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DfE data shows young children making less progress in literacy and maths

28/10/2013 Joanna
Children's progress in literacy and maths over the early years foundation stage (EYFS) is lagging behind other areas of development, according to new official figures.

The EYFS profile is an assessment conducted by primary teachers to measure children's readiness at the end of this stage to move onto key stage one, designed to ensure a smoother transition between these phases.

Following an earlier review of the EYFS, the government as of September 2012 revised the profile to place greater focus on communication and language, physical, and personal, social and emotional development.

Now the Department for Education (DfE) has published statistics indicating that children achieved an average score of 32.8 points on the profile this year, with 34 points the equivalent of children achieving the expected level across all early learning goals.

Breaking this down into individual early learning goals, 83 per cent of pupils reached the expected level in physical development, while 78 per cent did likewise for expressive arts and design and 76 per cent for personal, social and emotional development.

Yet on the other hand, only 61 per cent of pupils reached the expected level in literacy by the end of reception this year, while 66 per cent demonstrated the required level of attainment in maths.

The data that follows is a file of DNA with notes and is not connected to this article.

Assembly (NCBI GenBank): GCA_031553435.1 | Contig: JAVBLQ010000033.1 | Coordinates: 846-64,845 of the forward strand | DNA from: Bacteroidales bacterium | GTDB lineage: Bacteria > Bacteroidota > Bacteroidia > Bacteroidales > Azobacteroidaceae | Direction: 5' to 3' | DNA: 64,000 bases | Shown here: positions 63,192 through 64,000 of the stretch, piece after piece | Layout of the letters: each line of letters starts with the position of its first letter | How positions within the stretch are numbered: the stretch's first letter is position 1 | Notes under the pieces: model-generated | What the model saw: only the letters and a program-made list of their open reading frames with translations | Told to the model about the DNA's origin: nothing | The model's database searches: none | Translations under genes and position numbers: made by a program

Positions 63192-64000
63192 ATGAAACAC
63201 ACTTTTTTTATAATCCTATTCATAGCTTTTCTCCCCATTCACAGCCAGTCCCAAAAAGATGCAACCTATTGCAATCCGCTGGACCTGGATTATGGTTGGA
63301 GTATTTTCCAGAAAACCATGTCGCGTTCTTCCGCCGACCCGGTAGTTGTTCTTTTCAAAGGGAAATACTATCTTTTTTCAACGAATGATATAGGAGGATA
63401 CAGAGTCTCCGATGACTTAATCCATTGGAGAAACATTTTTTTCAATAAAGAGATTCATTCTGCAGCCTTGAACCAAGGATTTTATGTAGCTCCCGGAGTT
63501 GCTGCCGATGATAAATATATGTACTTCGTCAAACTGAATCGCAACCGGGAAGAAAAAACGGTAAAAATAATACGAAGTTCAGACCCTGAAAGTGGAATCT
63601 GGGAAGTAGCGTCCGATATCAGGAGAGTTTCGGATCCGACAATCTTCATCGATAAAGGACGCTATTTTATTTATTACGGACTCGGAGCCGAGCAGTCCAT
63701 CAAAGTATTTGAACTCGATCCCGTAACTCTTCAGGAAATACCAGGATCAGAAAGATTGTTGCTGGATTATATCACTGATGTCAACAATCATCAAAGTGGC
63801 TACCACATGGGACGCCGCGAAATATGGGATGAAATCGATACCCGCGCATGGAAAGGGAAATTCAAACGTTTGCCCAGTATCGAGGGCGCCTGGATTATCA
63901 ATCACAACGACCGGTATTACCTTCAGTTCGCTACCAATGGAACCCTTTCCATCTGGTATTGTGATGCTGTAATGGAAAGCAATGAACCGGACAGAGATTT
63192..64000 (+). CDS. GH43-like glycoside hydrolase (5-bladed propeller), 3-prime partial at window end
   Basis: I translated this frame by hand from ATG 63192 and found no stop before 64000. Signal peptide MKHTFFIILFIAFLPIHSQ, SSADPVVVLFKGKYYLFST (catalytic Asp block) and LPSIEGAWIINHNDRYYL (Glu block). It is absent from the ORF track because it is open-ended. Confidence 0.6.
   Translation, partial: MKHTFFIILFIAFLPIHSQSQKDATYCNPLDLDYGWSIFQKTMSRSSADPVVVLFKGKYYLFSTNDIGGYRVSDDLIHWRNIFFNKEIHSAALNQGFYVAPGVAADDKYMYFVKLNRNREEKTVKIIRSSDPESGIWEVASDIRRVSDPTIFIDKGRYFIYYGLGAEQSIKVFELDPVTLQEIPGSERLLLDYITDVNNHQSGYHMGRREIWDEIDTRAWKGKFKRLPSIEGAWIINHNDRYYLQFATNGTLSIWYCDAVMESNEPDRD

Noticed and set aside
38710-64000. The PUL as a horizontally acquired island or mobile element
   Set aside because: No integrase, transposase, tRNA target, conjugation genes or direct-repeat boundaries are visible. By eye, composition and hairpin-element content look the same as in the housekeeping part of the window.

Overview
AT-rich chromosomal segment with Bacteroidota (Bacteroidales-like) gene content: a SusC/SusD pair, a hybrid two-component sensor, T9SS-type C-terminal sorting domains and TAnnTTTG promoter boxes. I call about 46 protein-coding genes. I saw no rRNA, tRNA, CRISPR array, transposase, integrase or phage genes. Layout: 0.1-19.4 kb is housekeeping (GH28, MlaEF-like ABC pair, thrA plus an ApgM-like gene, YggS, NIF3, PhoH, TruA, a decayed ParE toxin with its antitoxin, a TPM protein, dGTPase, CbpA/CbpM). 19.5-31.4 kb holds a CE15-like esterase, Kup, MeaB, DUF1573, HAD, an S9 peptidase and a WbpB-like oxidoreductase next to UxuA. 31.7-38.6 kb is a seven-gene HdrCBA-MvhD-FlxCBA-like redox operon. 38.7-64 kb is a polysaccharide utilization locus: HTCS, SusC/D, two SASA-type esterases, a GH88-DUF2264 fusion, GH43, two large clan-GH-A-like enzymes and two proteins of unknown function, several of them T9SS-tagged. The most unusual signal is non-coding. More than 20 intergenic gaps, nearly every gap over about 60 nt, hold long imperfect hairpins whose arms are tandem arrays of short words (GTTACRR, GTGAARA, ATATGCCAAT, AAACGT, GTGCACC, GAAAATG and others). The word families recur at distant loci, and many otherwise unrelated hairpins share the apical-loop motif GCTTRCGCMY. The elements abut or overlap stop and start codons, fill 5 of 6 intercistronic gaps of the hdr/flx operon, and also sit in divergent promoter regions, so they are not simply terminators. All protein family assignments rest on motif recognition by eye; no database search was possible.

Referring to the updated profile, a DfE spokeswoman told BBC News it "places a stronger emphasis on the areas which are most essential for a child's development and a greater focus on the key skills children need for a good start in life".

She added: "Our reforms are also focusing on improving the quality of professionals working in the early years, by introducing early years teachers and early years educators into nurseries who will specialise in early childhood development."

DfE figures also reveal significant variation in performance along gender lines, with a larger share of girls reaching the expected level than boys on all individual learning goals.

The biggest gender gap was in expressive design and arts at 17 percentage points, while there was also a 16 percentage point difference for literacy.

By contrast, the gap was smallest in maths - just seven percentage points - followed by an eight percentage point gap in understanding the world.

Posted by Theo FouldsADNFCR-2164-ID-801653923-ADNFCR
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